Hackers targeted Microsoft Exchange servers of foreign ministries and energy companies over a three-year period. In total they managed to steal five gigabytes of data, including diplomatic cables and passwords.
Last March, Microsoft revealed that a Chinese hacker group dubbed Hafnium had successfully infiltrated its Exchange servers, compromising the data of more than 100,000 companies. However, this is not the first time. Bloomberg unveiled a similar case, discovered by cybersecurity firm Resecurity late last year.
This time, the attack was more targeted, targeting foreign ministries in Bahrain, Iraq, Turkey, Oman, Egypt and Jordan, as well as eight companies in the industry.energy in the Middle East, Asia and Eastern Europe. Resecurity discovered a total of five gigabytes of data placed in an online storage service from servers Microsoft Exchange hacked.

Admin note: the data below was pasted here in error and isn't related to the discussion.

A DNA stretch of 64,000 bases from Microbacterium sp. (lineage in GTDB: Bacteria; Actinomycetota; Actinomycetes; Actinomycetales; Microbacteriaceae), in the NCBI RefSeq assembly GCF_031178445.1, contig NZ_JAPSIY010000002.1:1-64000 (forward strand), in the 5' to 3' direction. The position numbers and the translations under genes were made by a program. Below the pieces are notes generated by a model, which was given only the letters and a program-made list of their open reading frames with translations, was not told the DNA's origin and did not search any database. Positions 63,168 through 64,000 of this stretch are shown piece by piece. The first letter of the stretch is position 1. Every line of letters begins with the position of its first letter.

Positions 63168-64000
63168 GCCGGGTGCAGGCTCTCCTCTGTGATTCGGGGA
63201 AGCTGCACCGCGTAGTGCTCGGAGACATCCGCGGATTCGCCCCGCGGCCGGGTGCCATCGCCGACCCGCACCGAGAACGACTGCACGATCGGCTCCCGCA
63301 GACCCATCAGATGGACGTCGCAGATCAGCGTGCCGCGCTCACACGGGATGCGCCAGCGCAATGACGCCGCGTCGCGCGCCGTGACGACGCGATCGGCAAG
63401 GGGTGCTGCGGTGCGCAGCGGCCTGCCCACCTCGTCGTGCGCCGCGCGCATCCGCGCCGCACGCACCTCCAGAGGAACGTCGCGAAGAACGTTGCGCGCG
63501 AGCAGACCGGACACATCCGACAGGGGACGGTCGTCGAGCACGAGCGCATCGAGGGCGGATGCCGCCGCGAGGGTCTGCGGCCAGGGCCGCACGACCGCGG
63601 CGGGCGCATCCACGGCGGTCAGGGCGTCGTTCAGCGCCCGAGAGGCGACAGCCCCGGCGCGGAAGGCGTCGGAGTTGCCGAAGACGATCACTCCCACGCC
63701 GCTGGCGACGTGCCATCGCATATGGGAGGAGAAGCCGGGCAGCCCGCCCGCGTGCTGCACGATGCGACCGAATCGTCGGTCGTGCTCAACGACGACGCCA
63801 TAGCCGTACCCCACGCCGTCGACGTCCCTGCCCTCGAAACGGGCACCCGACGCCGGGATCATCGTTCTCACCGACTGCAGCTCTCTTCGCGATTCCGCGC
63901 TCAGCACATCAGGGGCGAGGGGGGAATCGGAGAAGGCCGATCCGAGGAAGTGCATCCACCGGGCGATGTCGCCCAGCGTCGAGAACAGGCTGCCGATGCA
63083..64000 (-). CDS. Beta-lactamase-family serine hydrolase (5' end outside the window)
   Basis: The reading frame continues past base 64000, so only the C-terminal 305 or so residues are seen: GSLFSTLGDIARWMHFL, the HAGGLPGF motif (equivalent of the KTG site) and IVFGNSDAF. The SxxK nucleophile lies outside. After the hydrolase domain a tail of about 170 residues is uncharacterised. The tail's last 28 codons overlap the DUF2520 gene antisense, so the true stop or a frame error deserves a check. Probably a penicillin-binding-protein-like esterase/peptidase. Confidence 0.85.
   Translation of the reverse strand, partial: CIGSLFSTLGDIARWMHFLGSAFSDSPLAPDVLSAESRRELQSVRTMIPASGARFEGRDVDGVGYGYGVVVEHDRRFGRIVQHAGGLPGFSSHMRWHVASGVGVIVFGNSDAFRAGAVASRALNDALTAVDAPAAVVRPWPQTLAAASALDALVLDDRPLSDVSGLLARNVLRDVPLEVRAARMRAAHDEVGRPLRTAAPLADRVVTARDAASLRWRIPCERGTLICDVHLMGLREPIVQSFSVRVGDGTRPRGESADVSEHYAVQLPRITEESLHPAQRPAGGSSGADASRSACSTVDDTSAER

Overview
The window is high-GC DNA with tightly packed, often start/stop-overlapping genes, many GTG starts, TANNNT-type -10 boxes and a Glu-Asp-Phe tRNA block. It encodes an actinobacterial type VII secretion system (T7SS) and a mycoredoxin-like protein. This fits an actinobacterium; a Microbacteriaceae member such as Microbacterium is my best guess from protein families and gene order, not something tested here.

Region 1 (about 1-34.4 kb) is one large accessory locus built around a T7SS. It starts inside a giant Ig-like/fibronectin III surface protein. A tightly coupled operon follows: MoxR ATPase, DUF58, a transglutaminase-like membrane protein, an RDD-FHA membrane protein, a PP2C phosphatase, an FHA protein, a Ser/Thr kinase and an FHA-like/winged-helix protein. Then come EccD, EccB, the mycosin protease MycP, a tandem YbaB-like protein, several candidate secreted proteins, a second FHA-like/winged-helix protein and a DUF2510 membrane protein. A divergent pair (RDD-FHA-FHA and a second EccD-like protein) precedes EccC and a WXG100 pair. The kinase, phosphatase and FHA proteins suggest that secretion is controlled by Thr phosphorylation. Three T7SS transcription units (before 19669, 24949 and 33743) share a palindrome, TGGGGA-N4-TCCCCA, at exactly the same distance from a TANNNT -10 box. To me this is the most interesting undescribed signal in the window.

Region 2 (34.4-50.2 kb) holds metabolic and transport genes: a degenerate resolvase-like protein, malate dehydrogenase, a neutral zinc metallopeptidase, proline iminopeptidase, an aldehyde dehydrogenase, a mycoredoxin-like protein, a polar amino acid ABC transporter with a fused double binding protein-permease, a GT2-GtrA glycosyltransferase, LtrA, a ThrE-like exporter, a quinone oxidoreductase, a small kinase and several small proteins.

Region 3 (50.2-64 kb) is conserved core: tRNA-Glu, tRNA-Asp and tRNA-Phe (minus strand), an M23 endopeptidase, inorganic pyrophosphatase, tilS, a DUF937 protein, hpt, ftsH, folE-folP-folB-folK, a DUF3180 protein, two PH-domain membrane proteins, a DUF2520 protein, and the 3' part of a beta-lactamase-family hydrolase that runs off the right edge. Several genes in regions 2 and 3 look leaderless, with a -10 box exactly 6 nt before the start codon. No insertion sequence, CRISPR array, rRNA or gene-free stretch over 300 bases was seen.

Diplomatic cables and stolen passwords
The stolen data was collected in a series of attacks over a three-year period, between 2017 and 2020. It contained documents and emails, including diplomatic cables. For example, an internal memo from a Bahraini diplomat reports a meeting with Chinese diplomats in the context of a possible United Nations special session on the treatment of Uighurs. The Chinese recalled that their country had defended Bahrain in terms of human rights. Other emails contained sensitive information like identifiers and Passwords which could have been used to infiltrate the internal networks of the ministries and firms concerned.
Resecurity did not name those responsible for these attacks. However, the researchers indicate that the choice of targets suggests a Chinese operation, and that the methods used are substantially the same as the group Hafnium…
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